Monday, February 28, 2011

Set in stone.

Most of us, it seems, are dictated to on a daily basis.

Time to wake up. Time to take the kids to school. Time for the morning meeting. Time for dinner. Time to go to bed. Time to go to sleep. Time to do it all again.

I made my entrance into the world at 7.56am. I know this because it was recorded (and the fact that 11 minutes earlier my twin's was also).

Taking a moment to find the definition of 'time' I discover it means a temporal length of an event or entity’s existence. So technically we not only live within the parameters of it, we are ourselves a time zone. We are a space; a spell; a stint; a stretch; a span. Whatever way you look at it we have a beginning and an end.

For how long though? How much time do I have left? How many hours, months and seasons do I have to play with – because at the end of the day, well, that’s one less left in my existence. And who knows if this day I’ve lived half my life or whether tomorrow I have only a handful of breaths to do with what I choose.

And what I choose counts because time waits for no man. It’s been like that since the beginning – but let’s not get into that discussion.

I think Eleanor Roosevelt had it right when she said: “Yesterday is history, tomorrow is a mystery, today is a gift which is why we call it the present.”

One day; 24 hours; 86,400 seconds. Time may be up my sleeve but it’s out of my hands to change it.

Thursday, February 03, 2011

Everywhere You Go.

Novelist Marcel Proust once said a change in the weather is sufficient to recreate the world and ourselves.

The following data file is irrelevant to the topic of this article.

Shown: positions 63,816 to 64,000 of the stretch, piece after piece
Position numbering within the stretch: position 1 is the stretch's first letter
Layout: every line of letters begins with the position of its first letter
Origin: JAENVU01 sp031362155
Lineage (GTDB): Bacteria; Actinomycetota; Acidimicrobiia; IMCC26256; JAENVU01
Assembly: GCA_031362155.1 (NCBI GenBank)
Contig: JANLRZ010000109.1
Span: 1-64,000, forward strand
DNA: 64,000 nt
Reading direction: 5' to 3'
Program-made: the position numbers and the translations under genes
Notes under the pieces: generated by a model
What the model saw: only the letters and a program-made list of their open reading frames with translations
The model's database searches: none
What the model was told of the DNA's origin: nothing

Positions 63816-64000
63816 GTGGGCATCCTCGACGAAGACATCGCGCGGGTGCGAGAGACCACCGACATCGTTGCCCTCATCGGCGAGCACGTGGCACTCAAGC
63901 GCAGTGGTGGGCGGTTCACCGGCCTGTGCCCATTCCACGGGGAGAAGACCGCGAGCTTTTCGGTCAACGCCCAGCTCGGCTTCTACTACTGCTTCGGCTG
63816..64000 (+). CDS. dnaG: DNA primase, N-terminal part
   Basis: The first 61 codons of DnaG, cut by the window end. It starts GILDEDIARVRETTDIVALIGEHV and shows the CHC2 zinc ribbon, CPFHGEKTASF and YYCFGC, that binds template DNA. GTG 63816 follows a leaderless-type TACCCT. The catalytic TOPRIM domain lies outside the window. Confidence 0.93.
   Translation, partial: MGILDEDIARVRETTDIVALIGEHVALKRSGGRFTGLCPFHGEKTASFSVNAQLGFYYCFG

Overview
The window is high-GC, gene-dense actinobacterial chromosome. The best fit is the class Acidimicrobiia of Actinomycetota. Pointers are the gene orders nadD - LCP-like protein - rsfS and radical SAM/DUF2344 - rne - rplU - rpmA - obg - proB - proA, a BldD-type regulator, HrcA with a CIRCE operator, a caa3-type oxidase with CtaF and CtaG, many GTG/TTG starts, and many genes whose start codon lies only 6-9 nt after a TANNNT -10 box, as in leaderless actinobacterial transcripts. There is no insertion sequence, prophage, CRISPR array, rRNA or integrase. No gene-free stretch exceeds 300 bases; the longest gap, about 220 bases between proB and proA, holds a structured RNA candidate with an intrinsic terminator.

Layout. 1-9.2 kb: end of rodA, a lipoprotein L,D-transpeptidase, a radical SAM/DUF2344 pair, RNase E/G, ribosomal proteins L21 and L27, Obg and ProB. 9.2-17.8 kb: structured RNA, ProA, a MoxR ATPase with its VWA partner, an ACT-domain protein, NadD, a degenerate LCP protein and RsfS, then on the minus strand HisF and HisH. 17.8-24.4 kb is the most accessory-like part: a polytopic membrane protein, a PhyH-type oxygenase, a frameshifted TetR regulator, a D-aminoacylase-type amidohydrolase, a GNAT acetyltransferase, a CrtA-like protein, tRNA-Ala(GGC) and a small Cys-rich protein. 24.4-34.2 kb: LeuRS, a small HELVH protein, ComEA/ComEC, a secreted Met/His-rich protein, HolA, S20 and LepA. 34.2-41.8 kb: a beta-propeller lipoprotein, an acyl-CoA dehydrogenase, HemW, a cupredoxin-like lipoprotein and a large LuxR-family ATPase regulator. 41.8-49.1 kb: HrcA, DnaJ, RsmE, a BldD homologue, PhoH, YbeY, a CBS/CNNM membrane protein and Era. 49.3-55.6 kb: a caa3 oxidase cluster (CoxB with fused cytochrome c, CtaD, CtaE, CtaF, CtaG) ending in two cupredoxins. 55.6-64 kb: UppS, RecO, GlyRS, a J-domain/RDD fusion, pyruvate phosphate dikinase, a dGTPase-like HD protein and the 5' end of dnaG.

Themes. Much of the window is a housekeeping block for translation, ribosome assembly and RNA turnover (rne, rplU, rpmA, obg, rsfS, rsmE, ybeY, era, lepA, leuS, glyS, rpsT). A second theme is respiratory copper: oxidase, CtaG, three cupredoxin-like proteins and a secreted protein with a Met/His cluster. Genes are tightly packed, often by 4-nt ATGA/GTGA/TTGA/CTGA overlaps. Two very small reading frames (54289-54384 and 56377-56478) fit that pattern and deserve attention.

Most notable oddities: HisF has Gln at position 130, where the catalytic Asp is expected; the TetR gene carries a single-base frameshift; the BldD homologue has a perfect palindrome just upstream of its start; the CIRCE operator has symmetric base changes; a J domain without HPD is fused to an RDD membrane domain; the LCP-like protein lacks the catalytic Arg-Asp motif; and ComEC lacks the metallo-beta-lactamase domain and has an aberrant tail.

It begs the question, how much change is needed in said weather to bring that recreation? In the world it can take as little as a split-second lightning strike or maybe something more extensive like the longest recorded drought in history at Chile’s Atacama Desert lasting 400 years from 1571 to 1971.

The world I can understand being recreated and realistically you’d have your head in the sand to say natural disasters weren’t on the increase.

But what about the recreation in ourselves? Or of ourselves?

Every year in the first two weeks of January I get My Song. My Song is something that sets the theme for the 12 months that follow. Sometimes it’s a challenge to see things differently, like last year was U2’s Beautiful Day. Mostly I think it’s to make me look outside myself; learn to be a lot more thankful and recognise the part I play in the world. My Song is an encouragement to see things differently, change perspective, live life fully.

So this year My Song is one I think Marcel Proust would agree fitted his words.

Crowded House’s Weather With You is going to keep me on my toes, but if that’s in gumboots or jandals remains to be seen. If I take the weather with me everywhere I go, then it stands to reason sometimes my inner storminess will need to get blown out to sea.

Growth takes every season’s input and during those three-month time frames important things are taking place. Did you know there are 168 types of weather including: pea soup, solar eclipse, dust devil, bitter brisk, midnight sun, solar corona, whirlpool, meteorite strike, falling star, howling wind and my favourite ~ beastly?

Needless to say, sometimes the forecast doesn’t quite turn out as expected. I can only hope my inner-meteorologist is prepared for whatever the morning sky brings despite what the mercury indicates on the thermometer.